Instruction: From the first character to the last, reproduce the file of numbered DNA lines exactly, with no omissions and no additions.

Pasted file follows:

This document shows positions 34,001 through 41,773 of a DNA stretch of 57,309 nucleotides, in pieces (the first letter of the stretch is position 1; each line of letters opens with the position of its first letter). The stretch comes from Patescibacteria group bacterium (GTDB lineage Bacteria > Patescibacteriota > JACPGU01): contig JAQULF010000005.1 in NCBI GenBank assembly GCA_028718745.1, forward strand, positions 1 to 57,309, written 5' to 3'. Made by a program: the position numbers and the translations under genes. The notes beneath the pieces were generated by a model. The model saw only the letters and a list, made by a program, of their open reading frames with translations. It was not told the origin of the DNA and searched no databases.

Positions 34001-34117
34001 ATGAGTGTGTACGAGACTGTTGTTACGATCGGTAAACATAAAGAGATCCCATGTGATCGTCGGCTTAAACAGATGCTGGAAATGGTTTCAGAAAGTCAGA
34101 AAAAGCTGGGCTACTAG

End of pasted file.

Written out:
This document shows positions 34,001 through 41,773 of a DNA stretch of 57,309 nucleotides, in pieces (the first letter of the stretch is position 1; each line of letters opens with the position of its first letter). The stretch comes from Patescibacteria group bacterium (GTDB lineage Bacteria > Patescibacteriota > JACPGU01): contig JAQULF010000005.1 in NCBI GenBank assembly GCA_028718745.1, forward strand, positions 1 to 57,309, written 5' to 3'. Made by a program: the position numbers and the translations under genes. The notes beneath the pieces were generated by a model. The model saw only the letters and a list, made by a program, of their open reading frames with translations. It was not told the origin of the DNA and searched no databases.

Positions 34001-34117
34001 ATGAGTGTGTACGAGACTGTTGTTACGATCGGTAAACATAAAGAGATCCCATGTGATCGTCGGCTTAAACAGATGCTGGAAATGGTTTCAGAAAGTCAGA
34101 AAAAGCTGGGCTACTAG